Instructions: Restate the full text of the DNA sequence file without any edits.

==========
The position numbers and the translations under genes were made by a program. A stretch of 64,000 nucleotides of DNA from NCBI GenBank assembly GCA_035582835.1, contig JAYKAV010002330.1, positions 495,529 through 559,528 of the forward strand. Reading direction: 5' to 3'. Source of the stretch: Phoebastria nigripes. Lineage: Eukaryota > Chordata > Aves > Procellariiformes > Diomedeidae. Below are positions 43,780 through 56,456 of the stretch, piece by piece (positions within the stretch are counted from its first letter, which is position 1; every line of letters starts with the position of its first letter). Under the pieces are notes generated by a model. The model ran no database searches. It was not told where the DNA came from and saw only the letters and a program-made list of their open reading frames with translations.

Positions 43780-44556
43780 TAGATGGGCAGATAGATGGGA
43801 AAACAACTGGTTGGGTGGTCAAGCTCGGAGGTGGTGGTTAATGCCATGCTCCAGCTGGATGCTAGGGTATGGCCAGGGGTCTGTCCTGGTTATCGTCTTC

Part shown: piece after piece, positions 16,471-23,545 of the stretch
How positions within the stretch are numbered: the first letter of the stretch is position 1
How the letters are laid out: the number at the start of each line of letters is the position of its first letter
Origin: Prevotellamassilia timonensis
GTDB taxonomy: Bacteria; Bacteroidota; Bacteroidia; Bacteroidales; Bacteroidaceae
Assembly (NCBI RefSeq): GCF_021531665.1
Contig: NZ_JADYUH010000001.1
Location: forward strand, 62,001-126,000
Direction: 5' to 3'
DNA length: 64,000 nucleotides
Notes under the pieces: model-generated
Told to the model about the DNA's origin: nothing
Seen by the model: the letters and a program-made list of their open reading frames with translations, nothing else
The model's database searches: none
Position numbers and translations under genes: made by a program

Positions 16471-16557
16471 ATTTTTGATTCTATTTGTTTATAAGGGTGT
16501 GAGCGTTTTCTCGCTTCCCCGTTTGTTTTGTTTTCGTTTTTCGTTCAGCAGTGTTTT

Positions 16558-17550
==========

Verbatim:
The position numbers and the translations under genes were made by a program. A stretch of 64,000 nucleotides of DNA from NCBI GenBank assembly GCA_035582835.1, contig JAYKAV010002330.1, positions 495,529 through 559,528 of the forward strand. Reading direction: 5' to 3'. Source of the stretch: Phoebastria nigripes. Lineage: Eukaryota > Chordata > Aves > Procellariiformes > Diomedeidae. Below are positions 43,780 through 56,456 of the stretch, piece by piece (positions within the stretch are counted from its first letter, which is position 1; every line of letters starts with the position of its first letter). Under the pieces are notes generated by a model. The model ran no database searches. It was not told where the DNA came from and saw only the letters and a program-made list of their open reading frames with translations.

Positions 43780-44556
43780 TAGATGGGCAGATAGATGGGA
43801 AAACAACTGGTTGGGTGGTCAAGCTCGGAGGTGGTGGTTAATGCCATGCTCCAGCTGGATGCTAGGGTATGGCCAGGGGTCTGTCCTGGTTATCGTCTTC

Part shown: piece after piece, positions 16,471-23,545 of the stretch
How positions within the stretch are numbered: the first letter of the stretch is position 1
How the letters are laid out: the number at the start of each line of letters is the position of its first letter
Origin: Prevotellamassilia timonensis
GTDB taxonomy: Bacteria; Bacteroidota; Bacteroidia; Bacteroidales; Bacteroidaceae
Assembly (NCBI RefSeq): GCF_021531665.1
Contig: NZ_JADYUH010000001.1
Location: forward strand, 62,001-126,000
Direction: 5' to 3'
DNA length: 64,000 nucleotides
Notes under the pieces: model-generated
Told to the model about the DNA's origin: nothing
Seen by the model: the letters and a program-made list of their open reading frames with translations, nothing else
The model's database searches: none
Position numbers and translations under genes: made by a program

Positions 16471-16557
16471 ATTTTTGATTCTATTTGTTTATAAGGGTGT
16501 GAGCGTTTTCTCGCTTCCCCGTTTGTTTTGTTTTCGTTTTTCGTTCAGCAGTGTTTT

Positions 16558-17550